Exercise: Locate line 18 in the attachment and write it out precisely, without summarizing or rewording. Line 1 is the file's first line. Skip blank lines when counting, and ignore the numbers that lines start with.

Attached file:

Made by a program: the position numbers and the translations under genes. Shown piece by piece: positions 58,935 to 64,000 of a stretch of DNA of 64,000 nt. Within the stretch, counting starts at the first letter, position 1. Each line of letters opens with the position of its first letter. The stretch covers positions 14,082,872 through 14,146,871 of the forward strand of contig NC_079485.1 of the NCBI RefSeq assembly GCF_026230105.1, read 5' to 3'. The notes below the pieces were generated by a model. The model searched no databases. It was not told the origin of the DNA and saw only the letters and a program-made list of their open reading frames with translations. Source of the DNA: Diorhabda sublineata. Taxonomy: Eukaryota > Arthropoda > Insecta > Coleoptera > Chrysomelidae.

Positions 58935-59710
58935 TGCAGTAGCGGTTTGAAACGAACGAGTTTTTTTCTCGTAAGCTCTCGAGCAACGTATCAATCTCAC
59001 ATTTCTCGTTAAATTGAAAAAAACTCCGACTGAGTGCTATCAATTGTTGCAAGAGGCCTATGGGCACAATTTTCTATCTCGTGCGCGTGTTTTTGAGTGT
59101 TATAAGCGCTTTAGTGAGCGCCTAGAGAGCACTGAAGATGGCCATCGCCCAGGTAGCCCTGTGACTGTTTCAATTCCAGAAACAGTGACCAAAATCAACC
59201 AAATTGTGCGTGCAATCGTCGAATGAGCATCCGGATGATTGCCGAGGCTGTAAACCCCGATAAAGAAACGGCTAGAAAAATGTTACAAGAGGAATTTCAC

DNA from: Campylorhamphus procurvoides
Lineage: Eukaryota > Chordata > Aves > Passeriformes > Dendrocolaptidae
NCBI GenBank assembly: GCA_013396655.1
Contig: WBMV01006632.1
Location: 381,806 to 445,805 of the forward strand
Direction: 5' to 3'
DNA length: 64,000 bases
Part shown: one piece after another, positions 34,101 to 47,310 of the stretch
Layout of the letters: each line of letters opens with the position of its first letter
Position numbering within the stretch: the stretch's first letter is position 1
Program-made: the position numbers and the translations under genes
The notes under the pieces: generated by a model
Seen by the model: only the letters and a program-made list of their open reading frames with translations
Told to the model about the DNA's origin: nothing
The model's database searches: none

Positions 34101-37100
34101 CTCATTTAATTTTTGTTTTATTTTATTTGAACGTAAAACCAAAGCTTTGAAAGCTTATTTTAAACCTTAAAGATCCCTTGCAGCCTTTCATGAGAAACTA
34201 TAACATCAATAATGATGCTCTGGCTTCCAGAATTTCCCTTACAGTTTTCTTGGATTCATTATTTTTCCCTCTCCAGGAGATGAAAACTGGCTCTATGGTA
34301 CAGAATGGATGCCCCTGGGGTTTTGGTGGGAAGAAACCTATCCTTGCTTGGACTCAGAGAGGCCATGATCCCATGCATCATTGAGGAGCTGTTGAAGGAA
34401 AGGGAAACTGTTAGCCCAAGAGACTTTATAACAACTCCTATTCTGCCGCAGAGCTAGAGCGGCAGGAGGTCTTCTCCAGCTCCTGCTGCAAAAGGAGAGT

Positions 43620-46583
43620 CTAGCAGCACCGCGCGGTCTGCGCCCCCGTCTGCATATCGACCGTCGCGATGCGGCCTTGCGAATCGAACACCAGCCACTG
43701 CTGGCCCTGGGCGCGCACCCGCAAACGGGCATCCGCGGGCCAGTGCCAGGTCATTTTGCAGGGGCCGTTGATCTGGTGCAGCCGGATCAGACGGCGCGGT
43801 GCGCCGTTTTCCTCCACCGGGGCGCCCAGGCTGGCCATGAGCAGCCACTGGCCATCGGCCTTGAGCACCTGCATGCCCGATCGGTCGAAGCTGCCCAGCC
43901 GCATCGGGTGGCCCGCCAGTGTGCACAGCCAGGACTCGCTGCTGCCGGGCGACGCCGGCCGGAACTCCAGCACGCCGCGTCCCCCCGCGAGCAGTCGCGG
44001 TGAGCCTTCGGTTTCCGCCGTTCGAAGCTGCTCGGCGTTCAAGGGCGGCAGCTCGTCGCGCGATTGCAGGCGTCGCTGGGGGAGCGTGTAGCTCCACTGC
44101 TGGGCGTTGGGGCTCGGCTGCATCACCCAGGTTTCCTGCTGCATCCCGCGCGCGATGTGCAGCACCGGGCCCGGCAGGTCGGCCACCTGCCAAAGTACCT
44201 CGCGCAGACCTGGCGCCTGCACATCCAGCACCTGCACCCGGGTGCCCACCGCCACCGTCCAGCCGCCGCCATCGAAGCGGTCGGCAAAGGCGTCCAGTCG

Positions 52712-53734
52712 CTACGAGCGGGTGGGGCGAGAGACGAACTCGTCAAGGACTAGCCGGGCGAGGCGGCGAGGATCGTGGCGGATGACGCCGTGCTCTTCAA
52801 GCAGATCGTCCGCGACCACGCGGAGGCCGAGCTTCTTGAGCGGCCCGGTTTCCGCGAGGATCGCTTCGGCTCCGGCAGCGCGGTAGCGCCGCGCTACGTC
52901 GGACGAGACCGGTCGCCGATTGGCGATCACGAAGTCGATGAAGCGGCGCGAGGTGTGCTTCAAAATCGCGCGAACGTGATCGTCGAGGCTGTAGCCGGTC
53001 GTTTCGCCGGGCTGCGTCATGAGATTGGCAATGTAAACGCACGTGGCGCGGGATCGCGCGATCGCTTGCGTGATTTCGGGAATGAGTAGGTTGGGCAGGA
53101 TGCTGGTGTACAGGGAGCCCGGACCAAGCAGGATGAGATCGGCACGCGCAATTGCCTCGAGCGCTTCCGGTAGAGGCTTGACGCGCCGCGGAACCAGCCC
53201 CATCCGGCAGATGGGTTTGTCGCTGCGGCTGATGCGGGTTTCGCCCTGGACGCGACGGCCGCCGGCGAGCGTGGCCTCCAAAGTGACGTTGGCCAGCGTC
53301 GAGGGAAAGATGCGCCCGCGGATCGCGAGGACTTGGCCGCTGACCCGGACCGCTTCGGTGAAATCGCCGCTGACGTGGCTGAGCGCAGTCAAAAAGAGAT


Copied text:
The notes under the pieces: generated by a model